The Bag Lady is taking a page from her cousin Leah's blog today and posting about gratitude.
She is grateful for the fact that she lives a rural life-style and has access to a bounty of all manner of things, but especially home-grown food. Recently, a neighbour pointed out that a fellow down the road from him had raised some pigs that were now ready for sale for slaughter. The Rancher and the Bag Lady were more than happy at the opportunity to buy pork on the hoof.
The neighbour and the Rancher hooked onto the stock trailer and picked up the pigs, then took them to an abattoir. The Bag Lady defrosted and re-arranged her deep freezers in preparation.
Soon there will be a bounty of pork and ham and bacon in the freezers, and for this the Bag Lady is grateful.
(How do you feel about meeting your meat, so to speak?)
Fine looking hogs you've got there.
Having enough food is the best. We have so much here compared to other parts of the world. We take it for granted instead of being thankful for it. Good for you for acknowledging it.
As an old farm girl I grew up looking my food in the eye and I'm cool with it.
Welcome to Gratitude Monday. Use as needed.
One friend of mine's family used to raise one beef cow per year. They would name them things like Hamburger and T-bone, so as not to get too attached.
Enjoy your pork!
Leah - just realized I forgot to add the link to your blog. Will remedy that immediately.
Messymimi - as a society, we have become removed from where our food comes from.
You've got a couple of pretty piggies, there! (I love bacon.)
Thanks, Cheryl! I love bacon, too!
I did meet my meat when I was a child. That was because in those days we had no choice if we wanted to have some. I remember the boiling barrel and the tripod they used to dip the pig in. I'm sure today i couldn't bear to see Wilbur killed if I met him. I've grown into an adult wimp.
I'm grateful to all the farmers and ranchers who work hard to feed us!
My uncle has raised a variety of animals over the years, and some were indeed for the purpose of eventual eating. I distinctly remember eating at his house one day and he told us which animal it was by name. We had helped feed Nancy the pig. My response? "Nancy is delicious!"
Of course, I'm not having to do the actual slaughter, rendering, etc., but I have no problem with knowing from whence my food comes.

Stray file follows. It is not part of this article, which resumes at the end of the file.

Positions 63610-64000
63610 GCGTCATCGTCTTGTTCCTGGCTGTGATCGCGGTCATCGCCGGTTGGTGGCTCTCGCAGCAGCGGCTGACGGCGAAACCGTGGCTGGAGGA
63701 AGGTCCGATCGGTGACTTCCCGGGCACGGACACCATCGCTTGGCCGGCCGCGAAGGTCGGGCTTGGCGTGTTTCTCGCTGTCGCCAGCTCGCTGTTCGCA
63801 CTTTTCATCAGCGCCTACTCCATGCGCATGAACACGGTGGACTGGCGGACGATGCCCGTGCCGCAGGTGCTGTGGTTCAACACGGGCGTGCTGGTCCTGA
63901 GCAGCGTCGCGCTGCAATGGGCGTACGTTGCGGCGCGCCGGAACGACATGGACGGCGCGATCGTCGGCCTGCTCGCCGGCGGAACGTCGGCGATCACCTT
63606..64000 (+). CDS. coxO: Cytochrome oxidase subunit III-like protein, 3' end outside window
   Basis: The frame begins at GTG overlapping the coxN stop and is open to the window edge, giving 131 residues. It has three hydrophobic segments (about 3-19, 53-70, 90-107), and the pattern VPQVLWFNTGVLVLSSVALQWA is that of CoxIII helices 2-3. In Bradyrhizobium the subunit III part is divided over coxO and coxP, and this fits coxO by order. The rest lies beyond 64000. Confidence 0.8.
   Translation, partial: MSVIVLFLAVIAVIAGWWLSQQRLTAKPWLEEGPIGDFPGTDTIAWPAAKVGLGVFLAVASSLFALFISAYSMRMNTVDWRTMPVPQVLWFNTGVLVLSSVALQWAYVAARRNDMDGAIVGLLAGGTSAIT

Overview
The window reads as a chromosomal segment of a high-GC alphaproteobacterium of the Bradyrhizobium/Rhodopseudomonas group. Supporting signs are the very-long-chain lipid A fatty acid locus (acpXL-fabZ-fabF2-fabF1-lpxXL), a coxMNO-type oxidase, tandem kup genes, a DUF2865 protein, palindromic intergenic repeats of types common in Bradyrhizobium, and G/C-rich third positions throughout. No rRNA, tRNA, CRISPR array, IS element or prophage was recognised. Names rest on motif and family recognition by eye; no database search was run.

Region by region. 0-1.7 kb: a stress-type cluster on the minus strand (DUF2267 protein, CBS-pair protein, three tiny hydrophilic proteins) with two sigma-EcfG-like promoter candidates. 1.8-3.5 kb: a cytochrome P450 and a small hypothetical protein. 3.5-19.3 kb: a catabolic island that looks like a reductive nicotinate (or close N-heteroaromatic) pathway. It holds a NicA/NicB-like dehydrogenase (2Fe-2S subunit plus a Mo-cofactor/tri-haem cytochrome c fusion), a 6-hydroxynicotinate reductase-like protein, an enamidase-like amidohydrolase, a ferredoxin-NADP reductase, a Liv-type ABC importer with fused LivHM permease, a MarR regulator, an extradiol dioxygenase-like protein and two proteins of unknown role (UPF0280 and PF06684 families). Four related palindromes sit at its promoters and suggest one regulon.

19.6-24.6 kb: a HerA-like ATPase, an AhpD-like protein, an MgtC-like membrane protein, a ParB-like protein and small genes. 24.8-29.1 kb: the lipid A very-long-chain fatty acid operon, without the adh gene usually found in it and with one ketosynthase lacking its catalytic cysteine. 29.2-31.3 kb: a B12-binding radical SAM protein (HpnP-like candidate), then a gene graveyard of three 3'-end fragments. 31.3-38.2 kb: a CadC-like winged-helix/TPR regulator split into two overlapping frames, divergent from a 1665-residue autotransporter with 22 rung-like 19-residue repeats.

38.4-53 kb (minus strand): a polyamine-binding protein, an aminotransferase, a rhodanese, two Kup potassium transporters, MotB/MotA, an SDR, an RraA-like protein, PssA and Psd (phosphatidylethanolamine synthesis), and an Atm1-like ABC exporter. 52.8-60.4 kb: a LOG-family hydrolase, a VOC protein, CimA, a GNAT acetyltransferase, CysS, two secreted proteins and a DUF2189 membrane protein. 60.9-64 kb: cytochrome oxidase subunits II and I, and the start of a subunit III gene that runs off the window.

My youngest son, however, turns green when you discuss the origins of meat.
Redbush - I, too, am a bit of a wimp when it comes to the actual slaughtering. Every animal on the place would die of old age if it were up to me to have to kill them!
Spokalulu - perhaps your son will grow out of that.... :)
My reaction to meeting the pig (chicken, turkey, cow) would be: Please pass the tofu. And yes, I grew up in the country and we had chickens and there were cows grazing in the pasture across the road. Didn't help.
Hope you and the Rancher enjoy your pork though. :)
JavaChick - I was the same way when I first moved to the ranch. The first time we slaughtered a steer, I cried. The local butcher came to the ranch and shot him in the corral.... we never did it that way again!
When I was little we lived across the back fence from Mr. M's Black Angus cattle. My parents made it clear that the meat on our table came from cows like them. (Beef at our house had no distinguishing name: it was meat. Pork, chicken, turkey, were all spoken of by name. Beef was described only by the cut.)
Those are really pretty hogs. Are they any particular breed? It makes me feel really antique to know that some of the breeds I knew as a child have disappeared from the gene pool.
Mary Anne in Kentucky
Mary Anne - unfortunately, I do not know what breed they are, but I agree, they are good-looking pigs! I hope they taste good, too!
If we were driving past a field of cows, my Dad used to say 'Look at all the Big Macs!' He now thinks that may have been a mistake.
Well I have no problem looking my food in the face, but, I would not be able to butcher it. Actually, I suppose if there was no other choice, yeah, I prolly could - I wouldn't like it, but I could force myself to do it to live. Nice looking pigs there.
I don't think I could kill my meat (other than a fish), but I like knowing where it came from. Putting a face to the...er...meat...lets me know the animal was healthy and comfortable in it's life. I like knowing an animal wasn't raised in horrible conditions just for me.
This reminds me of when you rendered lard a few years ago...are you thinking of trying it again?
JavaChick - LOL
Reb - I would probably eat a lot more veggies if I had to actually kill my own meat!
Geo - no, won't be rendering lard this time around - that reminds me - still have some in the freezer! Must make pastry for Christmas.
I couldn't do it myself, but I'm a total hypocrite because I'm not a vegetarian!
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